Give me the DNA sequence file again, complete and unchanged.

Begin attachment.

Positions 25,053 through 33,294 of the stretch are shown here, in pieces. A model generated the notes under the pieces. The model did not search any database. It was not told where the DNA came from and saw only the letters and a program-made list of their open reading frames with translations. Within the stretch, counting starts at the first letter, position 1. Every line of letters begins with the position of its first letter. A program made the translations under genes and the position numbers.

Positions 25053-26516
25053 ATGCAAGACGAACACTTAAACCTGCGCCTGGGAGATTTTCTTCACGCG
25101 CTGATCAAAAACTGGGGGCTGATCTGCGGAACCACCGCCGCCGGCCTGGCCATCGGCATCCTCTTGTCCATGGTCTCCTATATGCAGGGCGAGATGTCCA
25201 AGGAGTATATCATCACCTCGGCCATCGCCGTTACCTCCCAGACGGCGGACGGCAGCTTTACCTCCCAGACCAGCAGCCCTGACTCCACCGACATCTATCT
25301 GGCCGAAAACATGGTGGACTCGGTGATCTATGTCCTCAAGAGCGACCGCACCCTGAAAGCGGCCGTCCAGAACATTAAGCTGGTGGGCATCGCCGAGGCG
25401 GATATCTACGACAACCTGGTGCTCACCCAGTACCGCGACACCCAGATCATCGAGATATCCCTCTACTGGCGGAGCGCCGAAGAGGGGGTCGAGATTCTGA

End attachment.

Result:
Positions 25,053 through 33,294 of the stretch are shown here, in pieces. A model generated the notes under the pieces. The model did not search any database. It was not told where the DNA came from and saw only the letters and a program-made list of their open reading frames with translations. Within the stretch, counting starts at the first letter, position 1. Every line of letters begins with the position of its first letter. A program made the translations under genes and the position numbers.

Positions 25053-26516
25053 ATGCAAGACGAACACTTAAACCTGCGCCTGGGAGATTTTCTTCACGCG
25101 CTGATCAAAAACTGGGGGCTGATCTGCGGAACCACCGCCGCCGGCCTGGCCATCGGCATCCTCTTGTCCATGGTCTCCTATATGCAGGGCGAGATGTCCA
25201 AGGAGTATATCATCACCTCGGCCATCGCCGTTACCTCCCAGACGGCGGACGGCAGCTTTACCTCCCAGACCAGCAGCCCTGACTCCACCGACATCTATCT
25301 GGCCGAAAACATGGTGGACTCGGTGATCTATGTCCTCAAGAGCGACCGCACCCTGAAAGCGGCCGTCCAGAACATTAAGCTGGTGGGCATCGCCGAGGCG
25401 GATATCTACGACAACCTGGTGCTCACCCAGTACCGCGACACCCAGATCATCGAGATATCCCTCTACTGGCGGAGCGCCGAAGAGGGGGTCGAGATTCTGA